With its nuclear stockpiles aging, Russia has long been eager to revive arms-control negotiations with the Washington.
Moreover, many analysts have pointed out that arms control treaties, with their echoes of Cold War-era superpower summitry, are psychologically important to the Kremlin because they place Russia on equal international footing with the United States.
When U.S. President Barack Obama and Kremlin leader Dmitry Medvedev agreed at their recent meeting in London to negotiate a successor to the 1991 Strategic Arms Reduction Treaty by the end of the year, Russian officials broadly welcomed the move.
But in his speech in Prague on April 5, Obama put forth a vision of a nuclear free world. The goal is long-term to be sure, but it was the clearest signal yet that the White House intends to seek the deepest possible cuts in the Russian and American arsenals.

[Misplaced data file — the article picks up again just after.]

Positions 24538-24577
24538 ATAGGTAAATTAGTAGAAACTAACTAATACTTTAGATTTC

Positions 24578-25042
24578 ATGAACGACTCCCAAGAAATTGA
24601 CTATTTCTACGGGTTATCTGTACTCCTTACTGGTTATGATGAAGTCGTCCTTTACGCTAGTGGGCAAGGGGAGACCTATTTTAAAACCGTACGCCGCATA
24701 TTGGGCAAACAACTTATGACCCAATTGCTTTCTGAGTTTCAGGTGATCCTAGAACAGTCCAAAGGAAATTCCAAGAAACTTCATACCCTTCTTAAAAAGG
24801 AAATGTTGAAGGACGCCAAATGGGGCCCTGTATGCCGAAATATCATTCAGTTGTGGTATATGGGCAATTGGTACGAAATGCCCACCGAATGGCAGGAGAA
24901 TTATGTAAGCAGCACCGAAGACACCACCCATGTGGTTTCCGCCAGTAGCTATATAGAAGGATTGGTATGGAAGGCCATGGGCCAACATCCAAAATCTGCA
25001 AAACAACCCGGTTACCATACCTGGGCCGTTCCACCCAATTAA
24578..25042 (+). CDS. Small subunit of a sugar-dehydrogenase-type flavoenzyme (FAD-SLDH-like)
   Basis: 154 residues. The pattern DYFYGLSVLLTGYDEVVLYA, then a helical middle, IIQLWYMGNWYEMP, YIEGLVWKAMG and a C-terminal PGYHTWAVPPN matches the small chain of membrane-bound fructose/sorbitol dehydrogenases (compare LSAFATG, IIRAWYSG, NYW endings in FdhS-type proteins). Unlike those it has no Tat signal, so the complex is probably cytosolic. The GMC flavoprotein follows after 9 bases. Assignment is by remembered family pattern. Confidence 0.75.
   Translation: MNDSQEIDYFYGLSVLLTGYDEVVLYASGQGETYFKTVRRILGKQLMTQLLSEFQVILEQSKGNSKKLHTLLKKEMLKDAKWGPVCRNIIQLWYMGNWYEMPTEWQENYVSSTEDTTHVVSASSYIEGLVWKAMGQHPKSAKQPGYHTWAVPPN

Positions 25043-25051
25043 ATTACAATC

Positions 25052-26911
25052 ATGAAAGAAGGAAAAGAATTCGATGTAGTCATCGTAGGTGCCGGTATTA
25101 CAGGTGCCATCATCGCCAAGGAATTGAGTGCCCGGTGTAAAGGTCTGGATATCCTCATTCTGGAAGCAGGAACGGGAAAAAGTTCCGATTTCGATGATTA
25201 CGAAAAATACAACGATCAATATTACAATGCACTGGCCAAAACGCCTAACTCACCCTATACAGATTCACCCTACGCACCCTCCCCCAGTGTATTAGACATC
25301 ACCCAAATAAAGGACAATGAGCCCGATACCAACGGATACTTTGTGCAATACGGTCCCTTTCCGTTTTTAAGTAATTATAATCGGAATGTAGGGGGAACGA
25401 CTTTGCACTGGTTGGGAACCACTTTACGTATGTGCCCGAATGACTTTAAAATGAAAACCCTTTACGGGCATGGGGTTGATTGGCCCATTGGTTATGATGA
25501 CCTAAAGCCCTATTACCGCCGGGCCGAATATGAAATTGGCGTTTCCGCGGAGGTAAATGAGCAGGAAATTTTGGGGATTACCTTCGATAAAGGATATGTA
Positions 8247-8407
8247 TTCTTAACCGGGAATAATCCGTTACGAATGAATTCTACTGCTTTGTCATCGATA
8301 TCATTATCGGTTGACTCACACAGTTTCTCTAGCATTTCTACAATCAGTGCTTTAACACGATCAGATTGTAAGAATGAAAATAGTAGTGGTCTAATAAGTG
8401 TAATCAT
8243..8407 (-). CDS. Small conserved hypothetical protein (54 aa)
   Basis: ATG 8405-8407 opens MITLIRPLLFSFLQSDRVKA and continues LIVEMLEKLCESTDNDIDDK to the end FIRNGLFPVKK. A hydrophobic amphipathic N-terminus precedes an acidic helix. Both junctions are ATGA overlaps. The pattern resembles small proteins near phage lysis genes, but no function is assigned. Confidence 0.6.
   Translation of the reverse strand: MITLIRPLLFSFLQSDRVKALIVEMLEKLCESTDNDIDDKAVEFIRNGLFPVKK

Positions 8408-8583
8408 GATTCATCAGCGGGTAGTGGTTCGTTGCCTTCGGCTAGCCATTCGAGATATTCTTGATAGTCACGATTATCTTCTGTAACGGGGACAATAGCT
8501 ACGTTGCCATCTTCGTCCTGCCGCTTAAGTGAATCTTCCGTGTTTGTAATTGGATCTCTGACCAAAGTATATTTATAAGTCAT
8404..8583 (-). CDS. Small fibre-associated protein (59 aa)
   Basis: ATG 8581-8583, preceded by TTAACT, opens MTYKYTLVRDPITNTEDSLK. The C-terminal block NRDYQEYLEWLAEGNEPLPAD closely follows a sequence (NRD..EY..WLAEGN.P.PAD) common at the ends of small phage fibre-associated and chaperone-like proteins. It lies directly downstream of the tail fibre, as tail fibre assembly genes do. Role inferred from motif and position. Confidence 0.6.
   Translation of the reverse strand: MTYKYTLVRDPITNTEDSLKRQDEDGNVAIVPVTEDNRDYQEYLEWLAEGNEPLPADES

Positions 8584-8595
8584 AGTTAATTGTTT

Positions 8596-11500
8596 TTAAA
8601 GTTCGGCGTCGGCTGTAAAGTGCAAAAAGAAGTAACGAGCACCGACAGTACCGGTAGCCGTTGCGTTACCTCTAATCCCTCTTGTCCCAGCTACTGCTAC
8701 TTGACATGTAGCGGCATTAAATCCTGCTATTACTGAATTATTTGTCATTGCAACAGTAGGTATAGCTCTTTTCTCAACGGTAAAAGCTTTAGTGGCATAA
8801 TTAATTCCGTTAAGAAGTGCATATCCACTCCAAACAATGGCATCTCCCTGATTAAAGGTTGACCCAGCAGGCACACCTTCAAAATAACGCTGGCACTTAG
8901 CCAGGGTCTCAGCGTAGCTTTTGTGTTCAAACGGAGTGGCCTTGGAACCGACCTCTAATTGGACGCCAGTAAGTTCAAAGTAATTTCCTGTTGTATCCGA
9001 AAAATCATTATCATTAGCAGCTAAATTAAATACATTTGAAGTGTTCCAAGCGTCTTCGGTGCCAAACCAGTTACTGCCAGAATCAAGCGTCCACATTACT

And this has some Russian defense experts nervous.
In an article in today's issue of "Kommersant," Sergei Rogov, director, USA and Canada Institute argues that the closer we get to nuclear disarmament, the more the balance of power tips to the United States:
This is a complete reversal of the situation during the Cold War, when the United States was reluctant to remove nuclear arms from Europe due to the Soviet Union's conventional superiority on the continent.
Rogov argues that now, nuclear disarmament would leave Russia excessively vulnerable:
Be careful what you wish for.
-- Brian Whitmore